CAMP BLANDING, Fla. -- As the temperature hovered over 100 degrees and humidity in near triple digits, Army Reserve Soldiers kept their cool during an urban operations training event Aug. 19.

The Fort Lauderdale-based 724th Military Police Battalion spent two weeks at the Florida Army National Guard base here conducting military police operations and warrior tasks during the unit's annual training.

"I want them to sweat," said Sgt. Maj. Bennie Nunnally, the operations sergeant major for the 724th MP Battalion. "I want them to feel the pain and push through that pain. We have some amazing young troops in our battalion that can execute a mission with complete success."

For the past six months, the battalion staff has been working with the Florida Army National Guard's 1st Battalion, 111th Aviation Regiment from nearby Jacksonville to provide lift and air ambulance aircraft support for the culminating collective training event.

The 724th MP Battalion commander said the training between the Guard and Reserve Soldiers has been nothing sort of incredible.

"They have been amazing to work with," said Lt. Col. Damien Garner, about the Guard aviation unit. "Without their support, this would have been a totally different outcome. To integrate aviation assets into our training allowed our Soldiers to experience a real-world scenario."

The Canton, Ohio native and a 1997 United States Military Academy at West Point graduate said it was important for his Soldiers to train with the Army National Guard.

"While deployed downrange, all three components of the Army work together to execute a mission," he said. "Today, we have forged a great relationship and partnership with the Florida Army National Guard. They are great Soldiers who have taken time out of their busy schedules to provide my battalion with some exciting training."

The early morning started for the Soldiers on Camp Blanding airfield as they practiced providing security for a landing zone, medical evacuation techniques and helicopter safety.

Florida Army National Guard Master Sgt. Wigueroa Figueroa, a flight medic with C Company, 1st Bn., 11th. Avn., Reg., (Air Ambulance), worked with the Reserve Soldiers on how to properly secure a patient on a collapsible handle litter and how to maneuver the patient into a helicopter.
"First and foremost, we want them to be safe," he said. "Secondly, we want to them to have fun while participating some great training."

After training, Soldiers loaded an awaiting a Chinook helicopter for a remote training village in the distant corner of Camp Blanding.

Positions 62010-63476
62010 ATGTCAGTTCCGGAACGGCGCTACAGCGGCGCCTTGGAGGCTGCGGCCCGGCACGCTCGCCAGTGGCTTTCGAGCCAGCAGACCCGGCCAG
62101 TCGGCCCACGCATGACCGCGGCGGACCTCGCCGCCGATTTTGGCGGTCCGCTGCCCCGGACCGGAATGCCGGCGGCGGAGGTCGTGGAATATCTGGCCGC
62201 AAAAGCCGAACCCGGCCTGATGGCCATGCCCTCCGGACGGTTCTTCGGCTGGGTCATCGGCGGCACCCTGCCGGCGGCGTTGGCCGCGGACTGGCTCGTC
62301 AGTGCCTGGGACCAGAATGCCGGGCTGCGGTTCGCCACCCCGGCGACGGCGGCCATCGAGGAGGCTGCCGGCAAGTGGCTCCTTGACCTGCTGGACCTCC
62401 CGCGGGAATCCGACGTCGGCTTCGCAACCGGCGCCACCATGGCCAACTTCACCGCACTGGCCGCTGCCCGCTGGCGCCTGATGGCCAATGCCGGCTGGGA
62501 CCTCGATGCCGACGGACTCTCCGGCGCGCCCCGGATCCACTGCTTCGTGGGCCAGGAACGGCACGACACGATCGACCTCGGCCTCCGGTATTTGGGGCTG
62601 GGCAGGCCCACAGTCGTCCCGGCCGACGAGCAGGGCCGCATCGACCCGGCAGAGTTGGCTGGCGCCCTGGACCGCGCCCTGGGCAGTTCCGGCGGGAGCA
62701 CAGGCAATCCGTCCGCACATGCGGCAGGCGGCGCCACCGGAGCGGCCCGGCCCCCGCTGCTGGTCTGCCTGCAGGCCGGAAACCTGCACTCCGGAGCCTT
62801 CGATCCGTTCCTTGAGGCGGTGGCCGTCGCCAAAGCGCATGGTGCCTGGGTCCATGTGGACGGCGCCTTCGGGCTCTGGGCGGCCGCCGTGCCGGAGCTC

A quick 15-minute treetop level flight took Soldiers to a landing zone just outside a small village.

"What better place to execute a great training event than here," said Nunnally as he watched Soldiers exit the aircraft and provided security for landing zone. "These are not just military police Soldiers. We have our cooks, admin teams and other non-military police integrated into the training."

Garner said one of his main goals of the day's exercise was to get 100 percent participation from all Soldiers.

"Sure, we are a military police battalion, but everyone knows we can't do our MP specific mission without our entire team," he said. "I'm glad to see our Soldiers working together as a team. We have our mechanics and admin Soldiers side-by-side our MPs pulling security. No one is left on the sidelines here."

Garner said Soldiers are Soldiers first and their individual skills second.

"There are no egos and everyone has to pull their share of the team," he said. "A squad leader may be a supply sergeant and that's great."

After the Chinook helicopter lifted off and returned to a remote staging area, two non-commissioned officers stood up and took charge. Within minutes, the Soldiers split into two platoons and began the half-mile trek to the village where the team met up with an American team to transport a detainee back to the unit's main camp for processing.

Within minutes of entering the village, a sniper engaged the Soldiers from a distance second floor window. Colored smoked was used to disguise the platoon's movement and after a short time, a squad secured the building and detained the shooter.

"Medic!" a Soldier yelled from behind a four-foot high cement wall.

A squad leader realized a Soldier was injured in the firefight and required a MEDEVAC to a nearby field hospital. Soldiers quickly secured the patient onto a collapsible handle litter and moved toward a makeshift-landing zone.

Spc. Kiana Borges, an Army medic, evaluated of the causality and called in a nine-line medical evacuation report to request an air ambulance. After five minutes, the MEDEVAC helicopter landed and Figueroa ran to Borges to gather final patient status before loading
Borges led the litter team to the awaiting flight crew and after thumbs up from Figueroa, the litter team retreated back to the tree line and the pilot lifted the air ambulance off to a distant location.

"I love being out in the field," Borges said while waiting for a second helicopter to return to the Soldiers to home base. "This is why I joined the Army. It's hard work, but at the end of the day I know I pushed myself and made a difference."